+  Like this comment
Posted by Mother of 4 , a resident of Palo Verde School,
on Jul 7, 2014 at 11:48 am

No comments about this except the flip side from my own perspective growing up. My parents were (possibly conned into buying) very proud of the fact that they purchased a large set of encyclopedias which were heavy and kept on the high top shelf of a bookcase because they were so tall. Whenever I asked for help from them the reply was "look it up in the encyclopedia", or if I wanted to know how to spell a word, it was "look it up in the dictionary". I soon learned not to bother asking them for help, but never used the hard to get at encyclopedias or look up a word in the dictionary, particularly if I didn't know if it started with a C or S, or was stumped at the second letter.

I still feel that if my parents had sat with me and opened the encyclopedias or helped me use the dictionary, it would have been much more helpful than just telling me to use them by myself.


 +  Like this comment
Posted by Sally Torbey, a Palo Alto Online blogger,
on Jul 7, 2014 at 12:18 pm

Sally Torbey is a registered user.

Hi Mother of 4,
Thanks for reading and commenting. The authors make a point in the book of stressing that this does not mean that parental involvement is not important or that parents should become less involved in their children's lives. Their point is that it is questionable whether all the effort that is currently going on to increase parental involvement is going to make a difference in student achievement as measured by test grades or close the achievement gap. They do, however, promote parents "setting the stage" for learning as an effective way of increasing achievement. In your example, "setting the stage" might have meant making the encyclopedias more accessible or giving you some spelling hints so you could use the dictionary more effectively. Aren't our kids lucky to have learning tools that are much more user-friendly? More often, it is them instructing me!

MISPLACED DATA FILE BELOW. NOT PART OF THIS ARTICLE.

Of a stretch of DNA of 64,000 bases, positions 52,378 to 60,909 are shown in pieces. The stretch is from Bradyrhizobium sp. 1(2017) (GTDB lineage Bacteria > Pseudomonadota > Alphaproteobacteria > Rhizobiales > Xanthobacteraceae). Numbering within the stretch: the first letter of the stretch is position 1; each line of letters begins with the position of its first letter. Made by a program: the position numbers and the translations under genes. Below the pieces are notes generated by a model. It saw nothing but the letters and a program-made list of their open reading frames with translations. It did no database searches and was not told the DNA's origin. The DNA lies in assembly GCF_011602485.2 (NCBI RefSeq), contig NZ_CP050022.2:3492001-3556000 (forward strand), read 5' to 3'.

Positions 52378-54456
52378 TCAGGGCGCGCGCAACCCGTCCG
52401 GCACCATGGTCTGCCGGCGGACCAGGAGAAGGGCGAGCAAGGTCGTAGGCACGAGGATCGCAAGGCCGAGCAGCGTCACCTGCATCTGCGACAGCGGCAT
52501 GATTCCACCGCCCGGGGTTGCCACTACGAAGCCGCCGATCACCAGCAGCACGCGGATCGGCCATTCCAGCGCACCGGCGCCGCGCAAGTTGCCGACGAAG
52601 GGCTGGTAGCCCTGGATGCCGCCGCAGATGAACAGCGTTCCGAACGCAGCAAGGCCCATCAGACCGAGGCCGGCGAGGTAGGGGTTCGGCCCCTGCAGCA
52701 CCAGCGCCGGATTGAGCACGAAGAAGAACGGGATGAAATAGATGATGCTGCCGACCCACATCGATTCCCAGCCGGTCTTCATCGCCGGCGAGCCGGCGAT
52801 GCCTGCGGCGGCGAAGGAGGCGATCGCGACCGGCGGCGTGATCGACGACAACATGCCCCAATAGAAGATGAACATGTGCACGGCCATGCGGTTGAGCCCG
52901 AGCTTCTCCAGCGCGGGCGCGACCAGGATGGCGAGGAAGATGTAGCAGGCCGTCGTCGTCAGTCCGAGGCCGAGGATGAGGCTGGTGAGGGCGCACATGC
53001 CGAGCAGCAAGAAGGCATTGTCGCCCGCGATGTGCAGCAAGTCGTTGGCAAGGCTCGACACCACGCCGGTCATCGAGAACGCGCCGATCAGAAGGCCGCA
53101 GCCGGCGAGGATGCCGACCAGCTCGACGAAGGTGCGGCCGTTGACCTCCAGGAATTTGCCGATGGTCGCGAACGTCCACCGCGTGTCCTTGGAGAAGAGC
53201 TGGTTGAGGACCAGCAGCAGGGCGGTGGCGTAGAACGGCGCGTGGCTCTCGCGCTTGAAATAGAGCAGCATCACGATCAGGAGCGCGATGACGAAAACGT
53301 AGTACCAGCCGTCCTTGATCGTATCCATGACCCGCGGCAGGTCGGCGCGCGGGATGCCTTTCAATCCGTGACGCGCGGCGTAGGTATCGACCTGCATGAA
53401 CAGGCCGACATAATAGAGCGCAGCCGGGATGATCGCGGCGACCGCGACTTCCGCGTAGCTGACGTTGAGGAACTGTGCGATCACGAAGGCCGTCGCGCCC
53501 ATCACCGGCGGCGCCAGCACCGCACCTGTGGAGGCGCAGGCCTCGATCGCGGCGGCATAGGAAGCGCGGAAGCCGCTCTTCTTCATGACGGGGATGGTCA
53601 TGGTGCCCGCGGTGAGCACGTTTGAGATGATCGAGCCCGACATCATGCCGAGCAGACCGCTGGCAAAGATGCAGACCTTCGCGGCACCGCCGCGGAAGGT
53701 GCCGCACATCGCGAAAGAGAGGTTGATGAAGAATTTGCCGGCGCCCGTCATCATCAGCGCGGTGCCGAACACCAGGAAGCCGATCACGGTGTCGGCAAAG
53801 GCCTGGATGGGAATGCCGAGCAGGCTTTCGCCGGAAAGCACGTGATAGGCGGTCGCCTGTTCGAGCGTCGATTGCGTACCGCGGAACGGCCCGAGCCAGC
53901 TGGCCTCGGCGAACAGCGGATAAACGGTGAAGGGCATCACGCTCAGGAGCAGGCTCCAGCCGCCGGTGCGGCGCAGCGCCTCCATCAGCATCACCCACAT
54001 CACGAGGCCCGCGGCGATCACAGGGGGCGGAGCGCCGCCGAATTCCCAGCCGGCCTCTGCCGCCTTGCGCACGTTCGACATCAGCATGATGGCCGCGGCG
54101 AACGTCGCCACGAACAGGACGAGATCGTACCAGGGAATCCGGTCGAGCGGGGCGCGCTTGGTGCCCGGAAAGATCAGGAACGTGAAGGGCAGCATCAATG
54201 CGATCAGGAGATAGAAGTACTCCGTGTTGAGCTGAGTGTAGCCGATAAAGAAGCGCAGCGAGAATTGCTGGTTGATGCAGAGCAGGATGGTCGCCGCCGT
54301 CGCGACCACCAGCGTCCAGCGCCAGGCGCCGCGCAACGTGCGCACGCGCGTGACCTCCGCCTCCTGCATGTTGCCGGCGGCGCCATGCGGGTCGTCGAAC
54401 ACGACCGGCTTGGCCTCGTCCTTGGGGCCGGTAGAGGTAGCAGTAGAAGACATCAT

+  Like this comment
Posted by Karen, a resident of Embarcadero Oaks/Leland,
on Jul 7, 2014 at 5:11 pm

Hi Sally,

Thanks for decoding some of those books and reminding us that the kids will figure it out. It's so hard to not want to jump in at that first cry for help, but then I find that when I was distracted with other items, the work got done. I think that when the kids does it, even if it's not perfect, when there's a mistake, they learn better. The child can see where they got off track and what went wrong.It's hard to sit back and let them get it wrong, when a test or grade is on the line, particularly in this town!


 +  Like this comment
Posted by LJ, a resident of another community,
on Jul 7, 2014 at 5:31 pm